Air travelers who booked tickets in advance for this fall may want to check again before they check in.
As airlines cut back, some who followed the travel industry's advice to book their trips ahead from honeymooners to family vacationers are finding themselves with seats on flights that no longer exist.
Carriers say they're doing the best they can to notify customers of disruptions and accommodate changes. But affected travelers say the options presented by the airlines can be inconvenient, requiring them to use more vacation days, pay for longer or additional hotel stays or shave time off the start or end of their trips.
Even ostensibly tiny changes, such as later-than-planned departure times, could result in missed connections, tacking hours onto trips and adding to costs. And good luck getting your airline to pay for those expenses.
"If you have an itinerary beyond Labor Day, go online and make sure that flight is still there," even if you haven't been contacted by your carrier, says Terry Trippler, who watches air travel closely as the owner of travel Web site tripplertravel.com.
Since schedule changes are largely set to take effect this fall, the changes are most likely to affect people who have planned ahead. This year, domestic travelers bought their tickets for summer travel an average of eight weeks before their departure date, according to statistics provided by travel Web site Travelocity. But some travelers, such as those planning a wedding or honeymoon, plan much further in advance.
Milton Yang, a 27-year-old software engineer in Reston, Va., saw plans for his October honeymoon in South America thrown into disarray when Delta Air Lines moved his scheduled flight from Atlanta to Quito, Ecuador, one day later. The new flight wouldn't arrive in time for the couple to board the cruise they've booked to the Galapagos Islands. Delta offered to rebook the couple on a flight leaving Oct. 20, but the pair prefers a later departure so they can spend time with family members traveling to attend their wedding in Phoenix on Oct. 18. "I just want to get on my honeymoon," Yang says. "That's all it is."
After he was unable to find a solution by talking with customer-service representatives on the phone, Yang sent a complaint letter to Delta. He hopes it prompts the airline to offer a more convenient flight. "Right now, all of our eggs are in the one basket of them helping us out," he says.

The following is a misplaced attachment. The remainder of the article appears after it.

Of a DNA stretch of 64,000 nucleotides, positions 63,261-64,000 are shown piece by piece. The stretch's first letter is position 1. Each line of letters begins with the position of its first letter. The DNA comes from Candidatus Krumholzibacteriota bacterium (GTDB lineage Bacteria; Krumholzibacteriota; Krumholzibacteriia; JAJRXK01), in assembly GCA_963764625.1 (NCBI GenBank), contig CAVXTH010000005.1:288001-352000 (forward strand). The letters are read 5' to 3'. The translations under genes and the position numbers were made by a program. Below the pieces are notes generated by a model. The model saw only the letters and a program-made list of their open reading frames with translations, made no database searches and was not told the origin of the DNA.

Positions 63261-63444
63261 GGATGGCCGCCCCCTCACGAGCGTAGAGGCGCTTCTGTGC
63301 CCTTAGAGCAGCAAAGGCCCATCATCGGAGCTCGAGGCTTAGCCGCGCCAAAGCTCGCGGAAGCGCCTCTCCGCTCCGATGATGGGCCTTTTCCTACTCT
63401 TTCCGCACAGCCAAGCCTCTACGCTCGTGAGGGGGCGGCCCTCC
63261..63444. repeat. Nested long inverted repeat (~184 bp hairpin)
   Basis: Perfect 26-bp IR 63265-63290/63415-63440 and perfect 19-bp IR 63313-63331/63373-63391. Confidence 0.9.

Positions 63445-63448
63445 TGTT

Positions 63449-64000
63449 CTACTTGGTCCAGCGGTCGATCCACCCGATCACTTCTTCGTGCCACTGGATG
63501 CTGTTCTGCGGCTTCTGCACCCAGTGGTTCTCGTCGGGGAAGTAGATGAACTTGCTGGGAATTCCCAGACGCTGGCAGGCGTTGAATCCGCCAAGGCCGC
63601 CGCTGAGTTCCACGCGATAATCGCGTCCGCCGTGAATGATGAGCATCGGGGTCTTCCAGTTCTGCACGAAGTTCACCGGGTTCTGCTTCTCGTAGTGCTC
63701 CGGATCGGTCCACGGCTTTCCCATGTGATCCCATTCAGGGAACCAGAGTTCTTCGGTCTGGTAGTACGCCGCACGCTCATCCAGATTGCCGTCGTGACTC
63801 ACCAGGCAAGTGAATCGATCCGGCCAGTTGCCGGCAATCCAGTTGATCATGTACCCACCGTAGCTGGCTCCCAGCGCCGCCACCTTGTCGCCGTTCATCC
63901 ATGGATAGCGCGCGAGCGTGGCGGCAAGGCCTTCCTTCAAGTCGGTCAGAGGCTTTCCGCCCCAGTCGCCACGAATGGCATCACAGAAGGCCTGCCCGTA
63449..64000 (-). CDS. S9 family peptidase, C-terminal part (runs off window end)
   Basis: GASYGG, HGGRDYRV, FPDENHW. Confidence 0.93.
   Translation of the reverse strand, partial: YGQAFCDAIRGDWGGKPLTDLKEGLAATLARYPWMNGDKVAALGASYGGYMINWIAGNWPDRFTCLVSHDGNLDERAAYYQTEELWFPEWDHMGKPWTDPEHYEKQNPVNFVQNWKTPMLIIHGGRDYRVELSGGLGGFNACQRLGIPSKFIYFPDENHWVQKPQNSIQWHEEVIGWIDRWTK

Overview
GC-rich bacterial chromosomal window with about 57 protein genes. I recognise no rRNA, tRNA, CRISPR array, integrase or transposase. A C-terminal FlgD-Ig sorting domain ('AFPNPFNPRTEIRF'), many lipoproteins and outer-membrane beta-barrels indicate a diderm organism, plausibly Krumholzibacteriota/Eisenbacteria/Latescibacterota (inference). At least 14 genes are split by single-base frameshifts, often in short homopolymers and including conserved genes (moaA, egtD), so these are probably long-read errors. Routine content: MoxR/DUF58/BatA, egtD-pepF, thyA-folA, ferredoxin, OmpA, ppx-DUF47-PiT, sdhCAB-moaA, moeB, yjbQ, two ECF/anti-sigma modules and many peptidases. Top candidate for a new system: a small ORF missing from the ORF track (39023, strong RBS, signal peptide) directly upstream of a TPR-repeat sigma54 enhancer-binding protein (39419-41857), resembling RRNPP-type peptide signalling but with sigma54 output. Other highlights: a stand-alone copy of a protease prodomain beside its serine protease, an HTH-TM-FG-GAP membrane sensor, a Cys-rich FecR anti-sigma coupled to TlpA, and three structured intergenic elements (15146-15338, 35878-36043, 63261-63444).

Delta spokeswoman Betsy Talton says the airline makes every effort to contact customers whose flights have been canceled and accommodate them on other flights.
For his part, Salt Lake City resident Matthew Hanson hopes he can get Delta to reconsider the change it made to his November return trip home from Tampa, Fla. The 36-year-old software engineer had originally booked his family on nonstop flights to visit his parents in Tampa. But now, the flight from Tampa connects through Cincinnati, where he and his wife will have to haul their two children, ages 8 months and 3 1/2, onto a connection.
Hanson says he realizes the changes aren't the end of the world, but he really prefers to fly direct with the kids. "Things tend to run a bit more smooth," he says.
The Cincinnati connection also pushes back their arrival time in Salt Lake City a couple of hours to after 10 p.m., making it a late night for the children. Hanson says he discovered the new schedule only after checking his itinerary online, and as of Tuesday, has yet to hear anything from Delta about the flight change.
"The lack of the nonstop definitely is the killer," Hanson says. "Especially when you originally bought the nonstop."
Airlines won't say how many passengers are affected by the cascade of cutbacks announced in recent weeks. Many of those reductions in flights won't take effect until the fourth quarter, after the peak summer travel season.
Still, even when fliers are notified months ahead of time, the changes can quickly derail travel plans and add to travelers' expenses. For example, when Delta offered Yang a flight landing in Ecuador four days before his cruise, he realized that meant four more nights in a hotel. Yang says he asked the airline to pay the extra hotel expenses, but Delta refused, and offered no other compensation.